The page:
Using her money to run the family?
IDEALLY. That’s a word you read or hear and think uh-oh, shall we handle? For today, what is ideal? In a world of no more pure breeds – whether you talk about race or tribe – and gender roles that are intertwined, what is ideal? So when you judge men’s and women’s roles in the home, ideal becomes t
Men's aay with Bob G. Kisiki
IDEALLY. That’s a word you read or hear and think uh-oh, shall we handle? For today, what is ideal? In a world of no more pure breeds – whether you talk about race or tribe – and gender roles that are intertwined, what is ideal? So when you judge men’s and women’s roles in the home, ideal becomes the worst yardstick to use.
The man who says, ‘Me, in the kitchen? Doing what?’ is probably living in the ideal past; and a woman who says, ‘pay the children’s fees when he’s there? Who told him to make babies he can’t care for?’ is, sadly, also stuck in the ideal past. Yet you wonder, was such a past ideal?
This is not to say that the man owes the woman time and work in the kitchen, or that women are obliged to contribute money to running the family. No, I am saying the couple need to realise that recognising a need and ignoring it when you can step in, in the name of honouring the ideal, is just not ideal. This applies to both sides, but let me concentrate on the man whose wife spends her money on running family affairs.
As it is, the world has made it easier for the hard-working woman to study, get a better job and therefore, earn as much, if not more than her male counterpart.
So the wife gets her accumulated millions and hires tractors to work on the family farm; to buy floor tiles for their new house; to buy a 35-seater bus for their tours and travel business or to move their first daughter from Nakasejjere Community Sec. School to, say, Gayaza High School. This woman has trashed the ideals of ‘the man should cater for his family’ and decided, this family is mine as much as it is his.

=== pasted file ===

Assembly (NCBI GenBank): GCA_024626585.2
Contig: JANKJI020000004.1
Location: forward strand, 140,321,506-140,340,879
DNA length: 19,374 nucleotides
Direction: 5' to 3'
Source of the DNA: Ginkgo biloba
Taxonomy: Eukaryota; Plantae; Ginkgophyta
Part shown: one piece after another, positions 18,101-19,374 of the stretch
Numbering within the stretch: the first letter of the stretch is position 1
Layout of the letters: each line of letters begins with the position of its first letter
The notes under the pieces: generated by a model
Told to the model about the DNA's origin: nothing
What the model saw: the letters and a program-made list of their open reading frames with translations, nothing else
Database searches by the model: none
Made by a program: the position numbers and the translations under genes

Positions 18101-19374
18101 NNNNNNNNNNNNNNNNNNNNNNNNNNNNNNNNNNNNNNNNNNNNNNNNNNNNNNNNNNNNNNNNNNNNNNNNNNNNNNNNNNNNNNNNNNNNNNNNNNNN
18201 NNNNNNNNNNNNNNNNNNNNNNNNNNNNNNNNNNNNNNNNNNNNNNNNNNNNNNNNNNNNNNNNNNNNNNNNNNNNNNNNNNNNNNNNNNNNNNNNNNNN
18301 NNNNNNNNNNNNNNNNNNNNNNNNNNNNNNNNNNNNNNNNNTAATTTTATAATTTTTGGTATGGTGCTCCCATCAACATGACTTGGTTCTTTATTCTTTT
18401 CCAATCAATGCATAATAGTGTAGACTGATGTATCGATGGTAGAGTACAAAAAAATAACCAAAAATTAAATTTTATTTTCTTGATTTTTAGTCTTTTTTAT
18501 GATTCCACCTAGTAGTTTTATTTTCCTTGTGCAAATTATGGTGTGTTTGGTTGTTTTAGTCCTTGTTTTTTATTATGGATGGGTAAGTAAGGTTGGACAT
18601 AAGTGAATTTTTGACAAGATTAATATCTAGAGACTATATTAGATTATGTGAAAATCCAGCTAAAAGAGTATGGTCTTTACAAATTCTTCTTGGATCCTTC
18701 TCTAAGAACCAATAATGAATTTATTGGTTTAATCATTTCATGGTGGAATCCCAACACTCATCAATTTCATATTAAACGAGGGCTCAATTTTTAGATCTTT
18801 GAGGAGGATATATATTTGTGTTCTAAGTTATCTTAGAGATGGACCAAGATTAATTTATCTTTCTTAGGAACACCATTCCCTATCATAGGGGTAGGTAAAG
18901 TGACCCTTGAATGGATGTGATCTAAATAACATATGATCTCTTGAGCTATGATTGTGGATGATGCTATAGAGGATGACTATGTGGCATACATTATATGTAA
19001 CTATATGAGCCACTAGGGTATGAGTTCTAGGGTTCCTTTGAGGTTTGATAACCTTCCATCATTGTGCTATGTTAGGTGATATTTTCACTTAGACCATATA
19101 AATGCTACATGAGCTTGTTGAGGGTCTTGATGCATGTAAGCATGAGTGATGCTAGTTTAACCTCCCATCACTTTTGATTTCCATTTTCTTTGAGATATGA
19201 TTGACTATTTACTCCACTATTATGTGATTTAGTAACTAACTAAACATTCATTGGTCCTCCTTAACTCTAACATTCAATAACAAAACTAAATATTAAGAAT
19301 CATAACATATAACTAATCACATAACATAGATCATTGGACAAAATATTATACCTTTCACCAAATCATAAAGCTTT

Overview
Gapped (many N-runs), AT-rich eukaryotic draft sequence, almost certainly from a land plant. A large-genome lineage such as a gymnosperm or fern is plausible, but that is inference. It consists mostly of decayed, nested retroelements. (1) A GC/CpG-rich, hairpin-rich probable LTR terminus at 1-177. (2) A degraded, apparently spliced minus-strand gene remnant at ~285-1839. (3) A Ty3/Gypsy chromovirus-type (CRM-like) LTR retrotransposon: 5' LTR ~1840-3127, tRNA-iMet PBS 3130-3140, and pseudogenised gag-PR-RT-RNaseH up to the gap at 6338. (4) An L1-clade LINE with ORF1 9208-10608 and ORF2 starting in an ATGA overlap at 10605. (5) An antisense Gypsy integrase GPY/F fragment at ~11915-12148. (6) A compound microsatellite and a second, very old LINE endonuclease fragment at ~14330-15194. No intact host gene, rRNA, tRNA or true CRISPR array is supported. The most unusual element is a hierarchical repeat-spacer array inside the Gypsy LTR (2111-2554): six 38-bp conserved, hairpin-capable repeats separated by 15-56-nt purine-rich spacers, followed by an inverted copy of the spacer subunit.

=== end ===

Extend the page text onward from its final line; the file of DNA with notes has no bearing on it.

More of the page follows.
He decides, she made the money, let her use it on the family. So he, for starters, does not appreciate her sacrifices, but lives on like next year, he’ll raise all that money and hand it back to her.
A worse category, however, is of those men who, when the woman invests her money into the family, grab the assets, sell them off and drink, pump children into other women or travel to fancy holiday resorts like they made that money.
Yes, she makes more money and she has the good heart to use it on the family, instead of what others do, spend it on themselves, sometimes even on secret investments. But in the past, when the word ideal had semantic purity, you should have been the one to build the family house, raise the farm and take the family on holiday. So why abuse her gesture?
I loved this story, when first I heard it. She had always told him; Sajjabbi, let’s stop renting and use the money to build a house. He ignored her. Being the bigger earner, she raised millions, bought a plot not far off and built a bungalow. When it was ready, she told him, “Sajjabbi, I know a friend with a spacious house where we can live for less than we spend on this one. Can we move there?”
Sajjabbi accepted and they moved. After she’d recouped her money, she declared it had been hers all along and now she can hand it over to the family. Ideally, she should have continued living off her investment, but well, what is ideal anymore?